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J a v a J i v e :: Paradise is not all that it seems
a boy leaves everything he knows for the tropical island of java, Indonesia - soon to find that paradise is not all that it seems...

December 31, 2003  

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. . . w i l l . . w o r k . . f o r . . h a n d p h o n e . . .

Roll back to the year 2000. I got my first cellphone (oops, I mean handphone). It was rare among my friends to have one, and so therefore, I felt just a little bit cooler than them. Yeah I know, now they’re a dime a dozen, but back then it was more of a time for pagers and answering machines. Keep in mind this was in the States, and we’re at least a couple of years behind Asia as far as techno gadgets are concerned.

Fast forward to 2004.


Ok, now that I live in this “developing” country, I witness poverty beyond anything I could have imagined, and wealth that parallels America’s finest.

I would have thought that handphones would have been quite rare and only used among the elite or the business crowd. Nice assumption jackass.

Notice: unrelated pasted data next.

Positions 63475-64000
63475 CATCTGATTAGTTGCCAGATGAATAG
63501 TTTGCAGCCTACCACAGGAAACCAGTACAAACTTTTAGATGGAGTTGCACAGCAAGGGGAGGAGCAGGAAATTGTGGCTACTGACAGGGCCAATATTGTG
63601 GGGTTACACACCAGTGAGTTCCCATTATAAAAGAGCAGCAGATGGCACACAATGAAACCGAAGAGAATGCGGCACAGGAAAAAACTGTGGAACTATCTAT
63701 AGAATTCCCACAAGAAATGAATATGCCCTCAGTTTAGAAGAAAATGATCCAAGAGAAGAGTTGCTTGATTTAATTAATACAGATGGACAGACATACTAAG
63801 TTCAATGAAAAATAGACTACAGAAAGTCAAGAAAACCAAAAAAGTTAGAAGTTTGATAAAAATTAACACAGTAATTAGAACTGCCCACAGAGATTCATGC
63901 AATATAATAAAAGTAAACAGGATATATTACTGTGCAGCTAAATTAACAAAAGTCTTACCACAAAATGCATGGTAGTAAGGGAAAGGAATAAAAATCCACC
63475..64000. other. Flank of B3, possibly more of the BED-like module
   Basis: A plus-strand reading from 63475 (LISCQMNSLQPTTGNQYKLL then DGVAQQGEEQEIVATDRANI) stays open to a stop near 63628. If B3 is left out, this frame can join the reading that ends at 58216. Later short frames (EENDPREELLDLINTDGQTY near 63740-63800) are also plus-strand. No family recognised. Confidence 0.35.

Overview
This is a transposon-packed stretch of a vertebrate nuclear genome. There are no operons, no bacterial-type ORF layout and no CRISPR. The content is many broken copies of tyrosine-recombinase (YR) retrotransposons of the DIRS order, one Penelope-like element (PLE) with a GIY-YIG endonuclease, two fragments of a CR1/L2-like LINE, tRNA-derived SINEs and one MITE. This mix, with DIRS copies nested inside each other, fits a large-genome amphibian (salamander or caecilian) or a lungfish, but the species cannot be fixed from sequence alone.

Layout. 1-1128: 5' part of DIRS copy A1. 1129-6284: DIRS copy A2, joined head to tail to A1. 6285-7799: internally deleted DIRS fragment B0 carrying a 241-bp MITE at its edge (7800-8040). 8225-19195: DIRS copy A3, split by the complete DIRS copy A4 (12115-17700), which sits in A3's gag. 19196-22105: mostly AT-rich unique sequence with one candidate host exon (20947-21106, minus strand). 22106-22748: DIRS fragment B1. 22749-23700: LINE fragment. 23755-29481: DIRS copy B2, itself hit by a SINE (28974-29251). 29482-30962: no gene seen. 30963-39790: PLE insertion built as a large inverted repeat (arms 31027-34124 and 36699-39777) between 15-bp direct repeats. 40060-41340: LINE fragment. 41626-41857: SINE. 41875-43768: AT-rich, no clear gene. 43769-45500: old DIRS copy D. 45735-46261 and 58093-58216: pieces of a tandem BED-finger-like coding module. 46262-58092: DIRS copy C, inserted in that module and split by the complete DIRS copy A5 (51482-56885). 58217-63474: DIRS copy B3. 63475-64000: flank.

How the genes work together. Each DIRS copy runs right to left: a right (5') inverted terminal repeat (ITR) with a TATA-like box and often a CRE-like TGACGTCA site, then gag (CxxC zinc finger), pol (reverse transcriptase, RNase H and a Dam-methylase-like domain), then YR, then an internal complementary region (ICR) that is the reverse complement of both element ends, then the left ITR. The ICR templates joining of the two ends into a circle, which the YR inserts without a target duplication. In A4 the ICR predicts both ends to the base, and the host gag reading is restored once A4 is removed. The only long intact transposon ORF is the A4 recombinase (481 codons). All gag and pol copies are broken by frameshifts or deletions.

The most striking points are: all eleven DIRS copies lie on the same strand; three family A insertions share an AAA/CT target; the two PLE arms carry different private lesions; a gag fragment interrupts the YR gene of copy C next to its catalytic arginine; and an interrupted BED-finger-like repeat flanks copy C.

Handphones are a lifestyle here. Not unlike the car you drive in America, your handphone represents your place in society here. That’s why I bought Nokia’s bottom of the line, “look at me I’m a cheap bastard” lowest color handphone – because I know around every corner I turn I’ll see a six year old Indonesian sporting the newest video / mp3 / video game system – in a handphone. Everyone has a phone. Security guards, shop workers, cashiers, children, even pembantu (maids)!?!

Now tell me how much sense that makes? Why does a maid who is making $70 a month, with a baby and a husband, feel the need to buy a $200 handphone? Stature? Image? I’m honestly not trying to rip on them, but c’mon, where do your priorities lie?

I notice this is a continuing theme throughout this country. The average worker makes around $100 a month and yet when they get that paycheck, they spend it on needless items. They’ll go to the arcade, buy countless cigarettes, purchase vouchers for their three-months-salary-to-buy-handphone, and then complain that they can’t make ends meet.

Yes, I realize that I sound like a heartless prick, but I actually mean well. I would love to see this country get ahead somehow – yet in reality it will be nearly impossible until the average Indonesian changes their thinking.

I can understand that they may feel that there is no hope for change with the corruption that runs rampant throughout every facet of their life here. There seems to be an air of acceptance for their fate, and that they were born into their niche in society. I’m probably way too optimistic – it’s easy to be when the average expat makes about 40 times the salary of an Indonesian.

Maybe the handphone represents one slice of hope that they may cherish and be proud of. Maybe with that single handphone, they feel as if they have something in common with the wealthier class, and for a moment don’t have to feel as if they are barely getting by.

Case in point…